Natural Conversational/University District/Tue Sept 27/12:06 am: The writing in this report by Officer Hanley gives me great pleasure. It is in three parts, the first of which reads: "I arrived on the scene and contacted the complainant in this case [white, female, 30 years old], who told me the following: On 9-25-2005 at approximately 0300 hours, another tenant [white, female, 25 years old] at the boarding house attempted to lock her in the shared bathroom of the home. [The complainant] resisted this effort by sticking her hand outside of the door, which was then slammed between the door and the doorframe, causing the complainant great pain. She had recently returned from the hospital after finding it [her hand] had been broken by that incident. At the time of my visit, the complainant was wearing a cast on her right forearm and wearing a hospital gown with pant legs extending a foot past her feet."
The second, and most fascinating, part of the report reads: "As brief and concise as [the first part of the report] is in describing the events the complainant wished to report, it was the product of a very difficult interview.
"The complainant's boyfriend [white, male, 18 years old] purported to have seen the incident transpire as well. The unfortunate side effect of which was that they both attempted to tell me the same story at the same time.
"During my questioning of her, both she and her [much younger] boyfriend yelled over each other in an attempt to be heard, oblivious to the fact that it might make it difficult to glean information from them while doing so. They did not listen to my requests that they speak one at a time and conducted themselves as if conveying a meaning to a police officer required they both yell the same story at the same time. For them, simultaneous yelling was a natural conversational habit. This was compounded by the fact that neither had a concise nor consistent chain of thought, breaking into tangents, and answering questions that were inconsistent with the questions asked.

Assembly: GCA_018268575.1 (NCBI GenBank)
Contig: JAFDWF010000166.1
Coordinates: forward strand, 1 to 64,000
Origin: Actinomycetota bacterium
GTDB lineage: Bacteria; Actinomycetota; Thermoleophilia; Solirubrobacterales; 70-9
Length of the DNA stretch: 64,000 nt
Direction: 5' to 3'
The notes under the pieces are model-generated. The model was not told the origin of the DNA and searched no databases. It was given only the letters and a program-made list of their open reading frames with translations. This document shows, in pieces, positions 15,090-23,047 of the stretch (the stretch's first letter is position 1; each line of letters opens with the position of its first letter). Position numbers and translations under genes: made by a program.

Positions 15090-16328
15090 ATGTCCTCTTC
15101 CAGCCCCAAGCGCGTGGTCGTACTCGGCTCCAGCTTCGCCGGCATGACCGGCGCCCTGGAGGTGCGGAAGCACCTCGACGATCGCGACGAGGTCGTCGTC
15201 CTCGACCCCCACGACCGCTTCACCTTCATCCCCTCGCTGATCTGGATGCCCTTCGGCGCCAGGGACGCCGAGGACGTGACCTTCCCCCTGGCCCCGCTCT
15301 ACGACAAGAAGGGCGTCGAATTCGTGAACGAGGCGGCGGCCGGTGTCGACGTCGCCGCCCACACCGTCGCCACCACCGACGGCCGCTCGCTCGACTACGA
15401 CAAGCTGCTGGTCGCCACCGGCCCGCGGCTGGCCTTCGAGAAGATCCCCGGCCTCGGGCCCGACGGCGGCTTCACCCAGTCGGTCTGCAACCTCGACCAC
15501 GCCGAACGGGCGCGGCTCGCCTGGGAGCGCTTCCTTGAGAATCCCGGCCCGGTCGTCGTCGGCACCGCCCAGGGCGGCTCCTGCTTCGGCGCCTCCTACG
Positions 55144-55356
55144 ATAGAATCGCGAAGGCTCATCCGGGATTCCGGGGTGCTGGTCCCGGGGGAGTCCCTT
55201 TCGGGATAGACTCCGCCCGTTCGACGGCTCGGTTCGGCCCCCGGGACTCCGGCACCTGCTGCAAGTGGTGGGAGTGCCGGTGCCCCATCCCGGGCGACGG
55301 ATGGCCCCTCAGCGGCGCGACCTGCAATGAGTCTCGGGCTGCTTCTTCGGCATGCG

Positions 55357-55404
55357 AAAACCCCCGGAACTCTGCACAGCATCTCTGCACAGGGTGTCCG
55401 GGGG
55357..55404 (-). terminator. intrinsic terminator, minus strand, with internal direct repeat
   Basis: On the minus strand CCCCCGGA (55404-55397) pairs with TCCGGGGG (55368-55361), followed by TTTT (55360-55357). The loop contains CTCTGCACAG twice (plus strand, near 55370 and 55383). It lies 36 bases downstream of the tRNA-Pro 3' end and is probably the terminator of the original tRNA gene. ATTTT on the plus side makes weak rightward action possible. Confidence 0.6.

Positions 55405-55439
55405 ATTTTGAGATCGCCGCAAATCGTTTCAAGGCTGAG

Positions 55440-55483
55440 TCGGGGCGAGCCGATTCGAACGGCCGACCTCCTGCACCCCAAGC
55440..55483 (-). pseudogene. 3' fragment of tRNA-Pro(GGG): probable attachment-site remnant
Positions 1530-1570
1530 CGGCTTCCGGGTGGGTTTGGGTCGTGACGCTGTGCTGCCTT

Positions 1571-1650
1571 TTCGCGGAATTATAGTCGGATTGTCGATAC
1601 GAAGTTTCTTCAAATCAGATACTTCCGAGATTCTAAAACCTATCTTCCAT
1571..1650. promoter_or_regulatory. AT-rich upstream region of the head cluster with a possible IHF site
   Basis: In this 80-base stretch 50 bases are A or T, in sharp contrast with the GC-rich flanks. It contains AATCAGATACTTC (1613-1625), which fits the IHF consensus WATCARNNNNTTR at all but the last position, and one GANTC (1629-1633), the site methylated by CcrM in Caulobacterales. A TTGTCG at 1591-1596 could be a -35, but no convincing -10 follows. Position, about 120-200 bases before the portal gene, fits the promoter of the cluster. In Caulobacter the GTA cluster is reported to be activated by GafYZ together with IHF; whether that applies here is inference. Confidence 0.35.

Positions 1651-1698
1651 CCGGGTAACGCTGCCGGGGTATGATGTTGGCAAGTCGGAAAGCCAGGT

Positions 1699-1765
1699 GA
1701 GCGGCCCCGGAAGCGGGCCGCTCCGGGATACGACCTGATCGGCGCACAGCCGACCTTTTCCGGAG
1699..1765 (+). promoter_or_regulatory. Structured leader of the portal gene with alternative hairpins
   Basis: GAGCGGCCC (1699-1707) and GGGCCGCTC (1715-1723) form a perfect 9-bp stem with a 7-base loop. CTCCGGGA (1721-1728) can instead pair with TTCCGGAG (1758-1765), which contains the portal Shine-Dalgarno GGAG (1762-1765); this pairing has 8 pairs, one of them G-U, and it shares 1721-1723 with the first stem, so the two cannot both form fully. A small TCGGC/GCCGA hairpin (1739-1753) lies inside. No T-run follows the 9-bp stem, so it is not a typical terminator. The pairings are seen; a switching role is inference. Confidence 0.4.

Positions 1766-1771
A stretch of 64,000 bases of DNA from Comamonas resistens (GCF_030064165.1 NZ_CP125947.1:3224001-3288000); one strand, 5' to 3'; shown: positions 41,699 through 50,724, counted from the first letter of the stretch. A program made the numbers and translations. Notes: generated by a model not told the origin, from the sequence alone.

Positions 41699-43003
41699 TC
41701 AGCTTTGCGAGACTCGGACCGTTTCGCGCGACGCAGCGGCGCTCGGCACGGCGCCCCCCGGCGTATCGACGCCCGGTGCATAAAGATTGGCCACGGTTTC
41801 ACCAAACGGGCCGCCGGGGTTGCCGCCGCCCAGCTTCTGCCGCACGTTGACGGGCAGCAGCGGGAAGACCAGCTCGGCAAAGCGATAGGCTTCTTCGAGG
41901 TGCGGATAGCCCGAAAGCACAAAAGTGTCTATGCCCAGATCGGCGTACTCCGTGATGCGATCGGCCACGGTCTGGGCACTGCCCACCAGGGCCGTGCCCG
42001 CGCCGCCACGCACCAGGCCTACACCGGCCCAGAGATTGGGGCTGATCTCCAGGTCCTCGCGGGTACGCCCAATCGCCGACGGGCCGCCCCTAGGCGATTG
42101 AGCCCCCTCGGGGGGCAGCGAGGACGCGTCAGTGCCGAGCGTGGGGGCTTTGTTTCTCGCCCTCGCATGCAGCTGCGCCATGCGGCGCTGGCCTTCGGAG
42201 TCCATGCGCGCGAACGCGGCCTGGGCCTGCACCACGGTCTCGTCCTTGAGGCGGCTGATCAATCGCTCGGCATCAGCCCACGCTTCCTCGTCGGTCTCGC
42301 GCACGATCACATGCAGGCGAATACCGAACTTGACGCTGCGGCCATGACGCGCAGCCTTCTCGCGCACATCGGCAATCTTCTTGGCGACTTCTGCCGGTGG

"Both parties were clearly under the influence of a stimulant, as evidenced by both facial and body tics, elevated breathing, short choppy cadence of speech, and the inability to sit still—both paced wildly around the room.
If the second part described the general aspects of the "very difficult interview," the third and concluding part gets specific: "At one point the complainant actually made a direct statement, rather than random reflections, in which she said: 'She broke my wrist. I want you to arrest her.' I asked the complainant why she took 48 hours to call for a police response and then, once again, she broke into a wild litany, briefly touching on the fact that her phone at home had broken, but mainly consisting of repeated assertions that the suspect had broken her wrist... At a minimum, the exact details of this incident remain obscure and ascertaining the truth is difficult."